New IACHR Report on Captive Indigenous Communities in Bolivia

Today, the Inter-American Commission on Human Rights released a new publication, entitled Captive Communities: Situation of the Guaraní Indigenous People and Contemporary Forms of Slavery in the Bolivian Chaco, which focuses on the plight of Guaraní communities subjected to debt bondage and forced labor on private estates in the Chaco region of Bolivia.  The findings are based in part on

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ICJ Finds Uruguay Breached Procedural, but Not Substantive, Obligations in Pulp Mill Case Brought by Argentina

The International Court of Justice announced its judgment in the Case Concerning Pulp Mills on the River Uruguay (Argentina v. Uruguay), in which it held that Uruguay had breached its obligations under the Statute of the River Uruguay to cooperate with Argentina and the Administrative Commission of the River Uruguay, as required prior to the authorization of development projects that

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IACHR Presents 2009 Annual Report

The Inter-American Commission on Human Rights on Thursday presented its 2009 Annual Report to the Committee on Juridical and Political Affairs of the Organization of American States.  See the  press release, IACHR President Felipe Gonzalez’ speech before the Committee, and a video of the presentation and discussion.  The most controversial part of the report is its Chapter 4 which describes,

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Argentine Officer Sentenced to 15 Years for Dirty War Abuses

Former army intelligence officer Horacio Barcos was sentenced to 15 years’ imprisonment by the Tribunal Oral Federal in Santa Fe, Argentina on Monday in the culmination of his prosecution for alleged crimes against humanity committed during the Dirty War, presided over by Jorge Rafael Videla‘s military dictatorship.  Barcos was sentenced to 11 years in prison for the crimes of illegal

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New Human Rights Watch Reports on Possible War Crimes in Gaza War and Segregation of HIV-Positive Inmates in U.S.

Among other recent reports published by Human Rights Watch, now available on its website are a report the Gaza War and conditions of detention for HIV-positive prisoners in the United States.  The first, entitled Turning a Blind Eye: Impunity for Laws-of-War Violations during the Gaza War, details the allegedly inadequate investigations on the part of the relevant authorities of violations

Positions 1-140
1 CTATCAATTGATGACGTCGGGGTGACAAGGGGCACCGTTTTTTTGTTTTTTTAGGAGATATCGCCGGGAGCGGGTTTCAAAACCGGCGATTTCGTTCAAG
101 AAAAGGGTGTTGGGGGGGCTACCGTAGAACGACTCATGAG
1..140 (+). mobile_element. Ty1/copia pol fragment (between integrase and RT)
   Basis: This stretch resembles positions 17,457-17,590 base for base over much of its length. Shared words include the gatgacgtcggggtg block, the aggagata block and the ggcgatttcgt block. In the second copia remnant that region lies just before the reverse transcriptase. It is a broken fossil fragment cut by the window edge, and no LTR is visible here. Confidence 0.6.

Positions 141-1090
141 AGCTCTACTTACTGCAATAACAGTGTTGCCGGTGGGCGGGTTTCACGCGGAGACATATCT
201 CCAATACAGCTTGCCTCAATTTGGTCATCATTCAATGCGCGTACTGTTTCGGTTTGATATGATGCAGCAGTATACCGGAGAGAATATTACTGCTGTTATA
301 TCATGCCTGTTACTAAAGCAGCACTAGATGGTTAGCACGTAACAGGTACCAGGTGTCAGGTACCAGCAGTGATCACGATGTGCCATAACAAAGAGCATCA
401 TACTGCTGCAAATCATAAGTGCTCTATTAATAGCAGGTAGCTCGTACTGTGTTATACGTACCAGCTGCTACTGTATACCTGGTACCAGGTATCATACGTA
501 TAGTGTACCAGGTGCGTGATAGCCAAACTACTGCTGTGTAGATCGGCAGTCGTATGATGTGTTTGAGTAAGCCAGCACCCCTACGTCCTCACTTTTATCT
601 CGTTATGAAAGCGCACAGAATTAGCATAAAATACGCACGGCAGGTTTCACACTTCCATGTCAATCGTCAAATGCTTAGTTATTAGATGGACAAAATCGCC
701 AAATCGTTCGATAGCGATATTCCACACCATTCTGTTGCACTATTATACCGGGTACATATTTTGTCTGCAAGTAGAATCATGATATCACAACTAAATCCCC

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Judge Orders Release of Guantanamo Detainee Mohamedou Slahi

Today, the ACLU made available on its website D.C. District Court Judge James Robertson’s order granting Guantanamo Bay detainee Mohamedou Ould Slahi’s petition for writ of habeas corpus (here).  The decision, handed down on March 22, was under seal pending release of an unclassified version.  Judge Robertson’s decision comes over eight years after Slahi’s initial detention in Senegal in November

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Spain's Baltasar Garzón Faces Prosecution for Investigation of Franco-Era Crimes

Spanish Judge Baltasar Garzón will be tried in connection with his judicial investigation into the enforced disappearances of thousands of individuals and other atrocities committed during Spain’s civil war (1936-1939) and the dictatorship of General Francisco Franco (1939-1975).  Charges against the judge were brought by private actors, two right-wing interest groups, one of which was the State political party (Falange

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1983 Beirut Bombing Victims Awarded $1 Billion in Punitive Damages

On March 31, the U.S. District Court for the District of Colombia issued its final judgment in Valore v. Islamic Republic of Iran, awarding the survivors and victims’ estates over $1 billion in damages.  The plaintiffs alleged tort liability under the amended the Foreign Sovereign Immunities Act and District of Colombia law for the deaths, injuries, and pain and suffering caused

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